By Dan Moren
October 11, 2018 11:14 AM PT
Apple makes deal with semiconductor firm Dialog
Just in case there were any doubt that Apple is serious about control of all the hardware inside its devices (and there really shouldn’t be, given its recent spats with Qualcomm and ditching of third-party graphics chip maker Imagination), Cupertino’s made a significant partnership with UK-based Dialog Semiconductor.
The partnership between Dialog and Apple is long-lived, with Dialog being the exclusive provider of power management chips in the iPhone, iPad, and Apple Watch. There were some indications that Apple might start building its own power management chips, but the answer seems to be more complex than that. Under this agreement, Apple licenses some of Dialog’s intellectual property relating to said power management technology, as well as acquiring some assets and 300 of Dialog’s employees (who have already worked closely with Apple). Dialog, meanwhile, gets not only $600 million, but also expands to building not only power management chips for Apple products, but also audio and charging chips as well. 1
It’s an interesting move, and most immediately brings to mind Apple’s acquisition of chip firm P.A. Semi, back in 2008. But in that case, Apple bought P.A. Semi lock, stock, and barrel. There’s no doubt Apple could afford to do the same to Dialog, and reports say that Apple sales make up 70 percent of Dialog’s business. But Dialog employs 1500 people, roughly 10 times the number P.A. Semi did at its acquisition, and perhaps Apple didn’t want to take on that much personnel (or lay them off). It seems like Cupertino probably took exactly what it wanted from Dialog and paid handsomely for it.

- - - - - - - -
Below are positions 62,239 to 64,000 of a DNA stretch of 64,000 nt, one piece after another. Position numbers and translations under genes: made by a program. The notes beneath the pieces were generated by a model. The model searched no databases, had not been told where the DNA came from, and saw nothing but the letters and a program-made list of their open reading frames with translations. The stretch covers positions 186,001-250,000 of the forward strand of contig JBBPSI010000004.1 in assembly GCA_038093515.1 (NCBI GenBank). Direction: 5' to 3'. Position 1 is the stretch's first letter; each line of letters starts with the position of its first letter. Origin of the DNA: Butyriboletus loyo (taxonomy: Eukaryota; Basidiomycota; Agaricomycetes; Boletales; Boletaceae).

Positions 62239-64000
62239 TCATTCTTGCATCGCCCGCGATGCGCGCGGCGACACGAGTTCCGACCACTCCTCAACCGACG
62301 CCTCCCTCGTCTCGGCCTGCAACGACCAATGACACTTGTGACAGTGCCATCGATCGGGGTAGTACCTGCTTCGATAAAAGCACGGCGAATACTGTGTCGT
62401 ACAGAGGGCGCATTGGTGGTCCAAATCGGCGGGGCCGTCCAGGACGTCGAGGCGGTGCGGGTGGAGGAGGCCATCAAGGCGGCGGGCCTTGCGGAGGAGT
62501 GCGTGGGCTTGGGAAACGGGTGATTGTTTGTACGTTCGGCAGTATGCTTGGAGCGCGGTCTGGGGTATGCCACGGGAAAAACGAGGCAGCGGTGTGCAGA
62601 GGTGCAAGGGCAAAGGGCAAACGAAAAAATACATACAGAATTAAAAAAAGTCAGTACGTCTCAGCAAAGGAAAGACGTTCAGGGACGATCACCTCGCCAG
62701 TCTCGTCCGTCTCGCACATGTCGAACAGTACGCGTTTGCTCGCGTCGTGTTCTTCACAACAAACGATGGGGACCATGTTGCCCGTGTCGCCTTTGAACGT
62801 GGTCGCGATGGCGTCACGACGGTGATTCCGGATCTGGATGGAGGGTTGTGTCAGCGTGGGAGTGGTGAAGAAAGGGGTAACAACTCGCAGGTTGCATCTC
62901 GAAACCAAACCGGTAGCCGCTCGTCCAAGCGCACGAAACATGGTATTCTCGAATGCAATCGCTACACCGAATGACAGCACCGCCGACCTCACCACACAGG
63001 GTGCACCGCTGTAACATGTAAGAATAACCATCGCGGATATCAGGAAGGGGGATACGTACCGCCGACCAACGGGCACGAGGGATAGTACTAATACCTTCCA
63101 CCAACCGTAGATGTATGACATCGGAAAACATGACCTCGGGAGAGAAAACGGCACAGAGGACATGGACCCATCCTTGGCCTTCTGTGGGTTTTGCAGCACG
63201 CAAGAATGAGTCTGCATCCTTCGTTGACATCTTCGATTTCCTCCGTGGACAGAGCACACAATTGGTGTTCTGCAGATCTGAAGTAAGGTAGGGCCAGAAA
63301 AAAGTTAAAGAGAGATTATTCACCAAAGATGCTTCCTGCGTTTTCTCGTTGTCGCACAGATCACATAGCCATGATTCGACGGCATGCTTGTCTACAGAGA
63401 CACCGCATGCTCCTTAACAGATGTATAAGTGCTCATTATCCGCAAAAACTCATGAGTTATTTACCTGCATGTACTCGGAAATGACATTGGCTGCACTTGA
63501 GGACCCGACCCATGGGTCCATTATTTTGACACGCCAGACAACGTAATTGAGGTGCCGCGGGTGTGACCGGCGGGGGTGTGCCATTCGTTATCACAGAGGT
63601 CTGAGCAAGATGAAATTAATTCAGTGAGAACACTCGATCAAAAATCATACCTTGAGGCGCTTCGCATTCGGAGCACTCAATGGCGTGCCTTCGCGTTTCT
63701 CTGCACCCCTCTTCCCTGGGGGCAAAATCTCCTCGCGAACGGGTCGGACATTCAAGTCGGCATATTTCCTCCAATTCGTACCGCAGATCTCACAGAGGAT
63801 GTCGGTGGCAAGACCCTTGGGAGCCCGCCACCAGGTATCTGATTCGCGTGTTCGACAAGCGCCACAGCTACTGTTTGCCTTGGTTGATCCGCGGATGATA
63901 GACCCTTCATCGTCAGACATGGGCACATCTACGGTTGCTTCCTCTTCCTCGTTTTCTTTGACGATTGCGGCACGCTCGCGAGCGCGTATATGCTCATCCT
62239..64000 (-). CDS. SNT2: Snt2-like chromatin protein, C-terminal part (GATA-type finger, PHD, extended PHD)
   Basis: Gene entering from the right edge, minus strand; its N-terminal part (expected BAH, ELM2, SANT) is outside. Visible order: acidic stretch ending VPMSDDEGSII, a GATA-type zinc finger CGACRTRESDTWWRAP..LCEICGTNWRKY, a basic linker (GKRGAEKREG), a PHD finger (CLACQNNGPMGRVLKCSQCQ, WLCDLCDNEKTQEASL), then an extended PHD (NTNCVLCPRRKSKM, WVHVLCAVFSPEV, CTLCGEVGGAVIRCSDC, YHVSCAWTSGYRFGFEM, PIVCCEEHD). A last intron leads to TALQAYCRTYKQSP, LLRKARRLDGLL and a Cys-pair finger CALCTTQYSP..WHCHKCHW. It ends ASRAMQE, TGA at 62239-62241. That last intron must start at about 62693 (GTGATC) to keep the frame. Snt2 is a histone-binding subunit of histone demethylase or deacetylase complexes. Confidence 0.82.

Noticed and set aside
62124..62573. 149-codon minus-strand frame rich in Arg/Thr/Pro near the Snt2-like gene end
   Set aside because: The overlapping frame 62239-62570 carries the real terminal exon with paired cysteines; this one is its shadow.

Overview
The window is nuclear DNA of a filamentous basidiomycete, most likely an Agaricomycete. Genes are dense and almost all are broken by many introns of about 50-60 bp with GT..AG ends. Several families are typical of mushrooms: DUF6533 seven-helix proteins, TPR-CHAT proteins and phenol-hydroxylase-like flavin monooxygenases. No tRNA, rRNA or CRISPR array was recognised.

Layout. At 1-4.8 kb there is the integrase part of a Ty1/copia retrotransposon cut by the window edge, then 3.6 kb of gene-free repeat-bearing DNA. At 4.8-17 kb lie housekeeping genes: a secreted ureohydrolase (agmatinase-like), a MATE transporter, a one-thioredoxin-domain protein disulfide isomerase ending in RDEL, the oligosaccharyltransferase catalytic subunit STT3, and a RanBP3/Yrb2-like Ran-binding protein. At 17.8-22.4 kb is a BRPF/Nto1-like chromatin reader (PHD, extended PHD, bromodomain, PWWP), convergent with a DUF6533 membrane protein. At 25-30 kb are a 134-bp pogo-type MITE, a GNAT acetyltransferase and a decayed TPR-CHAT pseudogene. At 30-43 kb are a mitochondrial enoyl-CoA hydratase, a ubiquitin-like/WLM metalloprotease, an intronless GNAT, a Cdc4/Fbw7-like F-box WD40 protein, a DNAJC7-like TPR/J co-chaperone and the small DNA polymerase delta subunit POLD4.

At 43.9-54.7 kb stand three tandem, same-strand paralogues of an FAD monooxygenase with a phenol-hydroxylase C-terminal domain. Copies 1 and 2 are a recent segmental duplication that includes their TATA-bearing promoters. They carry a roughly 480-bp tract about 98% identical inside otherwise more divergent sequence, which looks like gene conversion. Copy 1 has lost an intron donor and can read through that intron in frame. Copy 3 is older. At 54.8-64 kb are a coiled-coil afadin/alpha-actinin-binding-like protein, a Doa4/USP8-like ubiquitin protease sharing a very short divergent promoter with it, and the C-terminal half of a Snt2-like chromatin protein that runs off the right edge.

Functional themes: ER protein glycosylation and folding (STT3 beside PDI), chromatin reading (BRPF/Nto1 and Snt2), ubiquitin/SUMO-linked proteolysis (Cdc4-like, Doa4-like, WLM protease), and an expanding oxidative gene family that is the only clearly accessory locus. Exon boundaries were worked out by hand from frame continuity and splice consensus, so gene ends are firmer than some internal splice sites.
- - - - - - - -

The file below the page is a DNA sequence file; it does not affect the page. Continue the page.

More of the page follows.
Even if Apple doesn’t own Dialog outright, this does bring a lot more critical technology in house, further solidifying the company’s control of its entire product. That means even tighter integration throughout the phones, and potentially wins in terms of power management, device size, and efficiency. It continues to be a major competitive advantage for Apple over its competitors, which typically don’t exert this degree of control on its components.
It also continues speculation about the company bringing more of these hardware resources to bear on the Mac line, which has become the odd one out of Apple’s products, the only one still relying heavily on third-party hardware. The Dialog deal doesn’t point directly to any changes in the Mac line, but it does deepen Cupertino’s hardware bench, making it ever more plausible that the company will change the way it thinks about its PC devices.
The press release also cites other “mixed-signal integrated circuits” as being part of the deal, which covers a wide variety of technologies. ↩
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